Why is Amarone Wine So Gazzam Expensive?


November 20, 2013 Blog » Learn About Wine » Why is Amarone Wine So Gazzam Expensive?

We get asked a lot about wines in the sub-$20 range and truthfully, we also drink wine regularly in that price range. However, there are a few times when you want a wine that is worth the money (say, $50-80 a bottle). Amarone is one of these wines. But why? To answer this question we asked Aaron Epstein, a wine curator with a surprising wealth of knowledge in the Amarone area.
 

Amarone Wine: The Patriarch of Valpolicella

Many wine lovers know Amarone on a first name basis, though relatively few are personally acquainted. This is most likely due to the high entrance fee. Perhaps you’ve seen him lingering at the bottom of a wine list next to other recognizable stars such as Brunello di Montalcino or Barolo and wondered:


What is the story on this dude? Is he worth it?


Yes. Amarone is worth the minimum $50-$60 bottle price. While some wine prices are artificially inflated, there’s a practical explanation as to why Amarone is one of Italy’s top red wines. – It’s one of my favorite wine stories to tell.– To do so properly, we must begin at the end, with Amarone’s family name: Valpolicella. Like Romeo and Juliet – it is in fair Verona where we lay our scene…

150k drunk people
Every April, Verona hosts VinItaly – the world’s largest wine fair.

 
Verona is a jewel of a city in northeastern Italy, an hour and a half due east of Venice by car. The town is home to an immaculate, picture-perfect medieval center, as well as one of the most untouched Roman amphitheaters in the world, where concerts and events are still held.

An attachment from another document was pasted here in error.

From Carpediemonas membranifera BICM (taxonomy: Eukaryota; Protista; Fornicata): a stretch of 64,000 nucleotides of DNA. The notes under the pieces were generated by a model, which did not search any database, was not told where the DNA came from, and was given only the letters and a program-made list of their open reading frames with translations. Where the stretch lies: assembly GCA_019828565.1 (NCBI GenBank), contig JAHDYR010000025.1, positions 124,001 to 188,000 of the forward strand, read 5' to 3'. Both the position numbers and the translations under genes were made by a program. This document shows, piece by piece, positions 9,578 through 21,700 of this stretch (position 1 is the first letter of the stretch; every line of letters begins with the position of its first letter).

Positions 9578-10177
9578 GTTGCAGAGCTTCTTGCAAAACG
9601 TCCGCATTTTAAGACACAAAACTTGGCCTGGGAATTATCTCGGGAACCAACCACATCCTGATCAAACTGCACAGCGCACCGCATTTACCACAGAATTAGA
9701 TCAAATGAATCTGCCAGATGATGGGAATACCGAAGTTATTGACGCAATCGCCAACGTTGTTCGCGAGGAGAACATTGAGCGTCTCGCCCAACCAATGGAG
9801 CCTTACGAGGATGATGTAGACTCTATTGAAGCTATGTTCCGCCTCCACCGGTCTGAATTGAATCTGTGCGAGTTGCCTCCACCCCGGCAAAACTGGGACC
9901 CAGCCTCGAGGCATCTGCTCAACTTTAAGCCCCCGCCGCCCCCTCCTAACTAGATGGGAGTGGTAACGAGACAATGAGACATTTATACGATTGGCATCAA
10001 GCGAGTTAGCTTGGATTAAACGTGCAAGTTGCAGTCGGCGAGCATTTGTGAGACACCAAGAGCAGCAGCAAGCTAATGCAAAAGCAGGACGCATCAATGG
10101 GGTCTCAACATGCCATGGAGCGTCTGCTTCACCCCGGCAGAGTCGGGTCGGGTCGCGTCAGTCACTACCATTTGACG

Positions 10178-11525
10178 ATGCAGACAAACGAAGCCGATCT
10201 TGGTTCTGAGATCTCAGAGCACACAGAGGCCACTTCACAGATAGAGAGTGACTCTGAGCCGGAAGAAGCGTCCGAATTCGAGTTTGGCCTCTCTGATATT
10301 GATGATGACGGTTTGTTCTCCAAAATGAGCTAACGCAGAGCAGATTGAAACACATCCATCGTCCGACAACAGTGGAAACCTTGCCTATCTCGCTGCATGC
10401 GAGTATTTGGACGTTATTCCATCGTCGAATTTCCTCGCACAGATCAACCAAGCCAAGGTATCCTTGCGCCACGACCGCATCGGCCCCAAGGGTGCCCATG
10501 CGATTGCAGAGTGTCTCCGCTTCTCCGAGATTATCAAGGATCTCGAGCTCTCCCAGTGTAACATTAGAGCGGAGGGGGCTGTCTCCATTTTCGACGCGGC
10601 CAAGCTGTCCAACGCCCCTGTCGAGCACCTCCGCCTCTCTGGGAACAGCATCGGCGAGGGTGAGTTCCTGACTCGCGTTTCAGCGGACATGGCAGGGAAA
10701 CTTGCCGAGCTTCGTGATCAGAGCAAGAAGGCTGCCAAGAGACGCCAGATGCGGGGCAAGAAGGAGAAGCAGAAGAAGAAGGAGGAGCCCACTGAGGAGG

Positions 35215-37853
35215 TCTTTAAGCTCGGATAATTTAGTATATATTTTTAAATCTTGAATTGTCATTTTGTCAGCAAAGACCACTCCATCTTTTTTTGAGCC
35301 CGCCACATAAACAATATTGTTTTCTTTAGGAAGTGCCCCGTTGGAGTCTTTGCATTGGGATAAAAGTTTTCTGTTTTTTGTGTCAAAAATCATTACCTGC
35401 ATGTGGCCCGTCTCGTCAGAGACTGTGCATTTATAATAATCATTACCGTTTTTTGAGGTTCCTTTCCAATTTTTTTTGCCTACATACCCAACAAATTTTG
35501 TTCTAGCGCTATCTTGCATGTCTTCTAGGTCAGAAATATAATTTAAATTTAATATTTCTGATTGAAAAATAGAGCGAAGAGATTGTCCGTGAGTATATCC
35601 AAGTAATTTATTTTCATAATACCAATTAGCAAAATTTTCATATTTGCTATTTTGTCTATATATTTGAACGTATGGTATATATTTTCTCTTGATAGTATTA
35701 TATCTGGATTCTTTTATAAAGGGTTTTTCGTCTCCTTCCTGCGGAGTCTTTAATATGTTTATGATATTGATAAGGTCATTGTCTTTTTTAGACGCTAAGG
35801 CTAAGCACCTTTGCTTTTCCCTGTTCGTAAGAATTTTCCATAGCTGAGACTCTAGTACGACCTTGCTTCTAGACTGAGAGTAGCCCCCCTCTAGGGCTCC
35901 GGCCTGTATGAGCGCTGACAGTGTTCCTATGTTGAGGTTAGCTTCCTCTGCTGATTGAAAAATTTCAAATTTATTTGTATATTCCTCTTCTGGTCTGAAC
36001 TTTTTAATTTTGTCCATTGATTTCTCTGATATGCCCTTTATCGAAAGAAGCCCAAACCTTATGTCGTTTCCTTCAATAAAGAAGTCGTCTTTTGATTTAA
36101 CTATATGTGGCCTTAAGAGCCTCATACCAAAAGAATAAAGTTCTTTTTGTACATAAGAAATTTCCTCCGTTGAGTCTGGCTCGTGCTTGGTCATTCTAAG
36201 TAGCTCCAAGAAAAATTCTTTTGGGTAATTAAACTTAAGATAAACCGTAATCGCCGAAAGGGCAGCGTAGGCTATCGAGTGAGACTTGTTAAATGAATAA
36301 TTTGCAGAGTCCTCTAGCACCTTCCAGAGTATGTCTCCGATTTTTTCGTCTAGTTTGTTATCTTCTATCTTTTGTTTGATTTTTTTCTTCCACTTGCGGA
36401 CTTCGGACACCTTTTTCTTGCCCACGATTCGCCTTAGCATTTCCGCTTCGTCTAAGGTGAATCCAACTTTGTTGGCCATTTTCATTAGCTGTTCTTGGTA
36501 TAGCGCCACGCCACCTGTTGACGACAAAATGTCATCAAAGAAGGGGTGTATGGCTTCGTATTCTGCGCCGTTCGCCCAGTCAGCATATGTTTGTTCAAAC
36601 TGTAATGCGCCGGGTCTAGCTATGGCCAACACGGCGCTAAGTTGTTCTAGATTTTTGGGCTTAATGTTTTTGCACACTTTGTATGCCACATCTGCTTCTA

Amarone Wine Region by Ryan Opaz of Catavino.net

Where Amarone wine comes from. The hills of Valpolicella region. photo by Ryan Opaz at catavino.net


 

About The Valpolicella Region

Just outside of the historic city center, heading north and west towards Lake Garda, you’ll encounter the rolling hills of the Valpolicella region – the name is thought to come from the Greek meaning ‘valley of many cellars’. It is the second largest producer of quality (DOC) wines. The Valpolicella area encompasses several neighboring valleys that include 7 different villages.

Notwithstanding some seriously esoteric exceptions, when it comes to red wine, Valpolicella is dedicated to the production of just three grape varieties: Corvina, Rondinella, and Molinara. However, as a result of when the grapes are picked and what is done after, the wines can be startlingly different in the bottle.

See where Veneto is on the Italian Wine Region Map

 

Classifications of Amarone della Valpolicella

Valpolicella Wine Classification

The red wines from the Valpolicella region are so closely related that I like to refer to them as family members. If Amarone is the Patriarch seated at the head of the table, then Valpolicella Classico is the precocious teenager at the far end, poised between childhood and maturity. This is the wine that most folks are speaking of when they say “Valpolicella.”